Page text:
House sales and prices are still dropping
Estate agents predict rising demand for properties with gardens over the next two years because buyers are sick of the coronavirus lockdown.
The pandemic looks as if it could permanently change the housing market, with more people looking to leave urban areas and move to the countryside, according to a survey by the Royal Institution of Chartered Surveyors (RICS).
RICS says 81% of estate agents think there will be an increase in demand for properties with gardens or balconies over the next two years.
Nearly three-quarters (74%) predict an increase in demand for homes located near green spaces, while 68% believe properties with greater private and less communal space will become more desirable.
Estate agents also believe there will be a fall in demand for homes in tower blocks and properties located in urban areas.
However, the majority expect no change in the desirability of homes located near transport hubs such as railway stations.
Simon Rubinsohn, RICS chief economist, says: “There are already signs that those looking to buy a house are responding to the conditions created by the pandemic by seeking out properties with gardens or balconies and nearer green space.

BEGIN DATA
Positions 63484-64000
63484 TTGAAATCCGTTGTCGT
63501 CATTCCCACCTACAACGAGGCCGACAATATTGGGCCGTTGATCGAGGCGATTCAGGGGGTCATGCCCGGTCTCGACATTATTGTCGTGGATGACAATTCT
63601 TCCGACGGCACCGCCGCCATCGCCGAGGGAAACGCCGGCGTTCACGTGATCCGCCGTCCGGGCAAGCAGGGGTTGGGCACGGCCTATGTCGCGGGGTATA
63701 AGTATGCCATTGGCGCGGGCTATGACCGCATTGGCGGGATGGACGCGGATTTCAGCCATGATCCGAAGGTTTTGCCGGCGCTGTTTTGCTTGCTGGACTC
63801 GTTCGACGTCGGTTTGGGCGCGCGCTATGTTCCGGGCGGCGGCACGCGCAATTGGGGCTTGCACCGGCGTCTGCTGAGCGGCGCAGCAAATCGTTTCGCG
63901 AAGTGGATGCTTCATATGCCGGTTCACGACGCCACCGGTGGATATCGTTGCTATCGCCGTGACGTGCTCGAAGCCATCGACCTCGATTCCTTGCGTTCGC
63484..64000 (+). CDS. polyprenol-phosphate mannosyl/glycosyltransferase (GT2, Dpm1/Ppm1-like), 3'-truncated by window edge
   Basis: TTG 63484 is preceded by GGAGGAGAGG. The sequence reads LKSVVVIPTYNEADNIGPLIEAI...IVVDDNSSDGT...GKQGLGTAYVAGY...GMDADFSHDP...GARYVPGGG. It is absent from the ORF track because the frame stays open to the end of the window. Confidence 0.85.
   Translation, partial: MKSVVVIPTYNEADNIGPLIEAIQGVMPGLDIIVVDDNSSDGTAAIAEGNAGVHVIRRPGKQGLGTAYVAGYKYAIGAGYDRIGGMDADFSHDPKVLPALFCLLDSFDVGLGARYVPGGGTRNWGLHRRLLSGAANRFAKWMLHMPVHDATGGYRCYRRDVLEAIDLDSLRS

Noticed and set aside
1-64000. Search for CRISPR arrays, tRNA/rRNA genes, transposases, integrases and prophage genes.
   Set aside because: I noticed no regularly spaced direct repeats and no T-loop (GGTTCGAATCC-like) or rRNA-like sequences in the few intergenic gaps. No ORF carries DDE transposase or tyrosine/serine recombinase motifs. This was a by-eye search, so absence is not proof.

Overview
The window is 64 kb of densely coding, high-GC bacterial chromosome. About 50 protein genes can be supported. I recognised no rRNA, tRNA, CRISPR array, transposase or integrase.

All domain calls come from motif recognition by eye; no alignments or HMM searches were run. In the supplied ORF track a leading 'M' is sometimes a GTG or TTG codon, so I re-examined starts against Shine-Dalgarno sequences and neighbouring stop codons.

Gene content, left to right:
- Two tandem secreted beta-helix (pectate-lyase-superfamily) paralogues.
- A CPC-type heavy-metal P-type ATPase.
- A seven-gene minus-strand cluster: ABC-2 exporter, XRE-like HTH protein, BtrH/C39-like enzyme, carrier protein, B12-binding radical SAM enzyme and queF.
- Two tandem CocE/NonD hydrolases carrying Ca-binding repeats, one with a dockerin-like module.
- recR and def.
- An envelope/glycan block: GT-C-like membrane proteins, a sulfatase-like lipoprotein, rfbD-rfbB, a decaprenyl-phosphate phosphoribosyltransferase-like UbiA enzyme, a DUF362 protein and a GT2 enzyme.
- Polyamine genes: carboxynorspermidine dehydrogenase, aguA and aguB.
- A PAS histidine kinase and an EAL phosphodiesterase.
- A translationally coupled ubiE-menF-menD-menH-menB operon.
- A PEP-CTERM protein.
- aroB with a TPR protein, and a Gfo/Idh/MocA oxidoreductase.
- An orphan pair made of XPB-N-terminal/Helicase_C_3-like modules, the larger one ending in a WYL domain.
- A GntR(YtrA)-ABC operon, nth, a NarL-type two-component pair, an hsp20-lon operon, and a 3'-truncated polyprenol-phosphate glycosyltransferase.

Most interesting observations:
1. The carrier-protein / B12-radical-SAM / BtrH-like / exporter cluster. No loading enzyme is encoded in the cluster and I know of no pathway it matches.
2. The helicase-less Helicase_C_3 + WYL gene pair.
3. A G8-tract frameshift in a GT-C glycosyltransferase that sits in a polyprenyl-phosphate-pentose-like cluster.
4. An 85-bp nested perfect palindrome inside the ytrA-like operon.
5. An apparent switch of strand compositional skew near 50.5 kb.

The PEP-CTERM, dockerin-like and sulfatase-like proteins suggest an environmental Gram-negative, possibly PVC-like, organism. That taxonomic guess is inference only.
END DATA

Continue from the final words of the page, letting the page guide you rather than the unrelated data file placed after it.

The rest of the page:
“These and other similar features are likely to increasingly command a premium over higher density urban locations according to respondents to the survey.”
Tomer Aboody, director of property lender MT Finance, says: “Buyers are focusing on outside space and parks, which will in turn provide a resurgence in interest in the home counties as buyers feel they can get more bang for their buck the further out of the city centre they are prepared to go. This will also give them more indoors space to work from home in future, and perhaps make a second lockdown easier to deal with."
RICS also found that estate agents are at their most pessimistic in the last 10 years.
It says a balance of estate agents reported lower house prices in May compared with 22% in April - making it the weakest monthly figure since 2010.
The near-term outlook is also not looking good, with 16% of estate agents expecting house prices to fall rather than rise over the next year.
Even though the housing market was reopened on 13 May following lockdown restrictions, sales are still falling. A net balance of 35% of estate agents said sales were down.
The housing market was brought to a grinding halt when the lockdown was introduced in March, with estate agents, buyers and surveyors banned from visiting properties,
The Government has now eased these rules, allowing the housing market to start up again. But this has not gone smoothly.
Lenders are once again pulling mortgage deals for buyers with small deposits, following a surge in business after lockdown restrictions were eased.
Despite the problems buyers and sellers are facing, there appear to be some signs of recovery in the housing market.
RICS says 5% of estate agents reported a drop rather than an increase in new buyer enquiries in May. This compares to a record low of 94% of estate agents reporting a fall in buyer enquiries in April.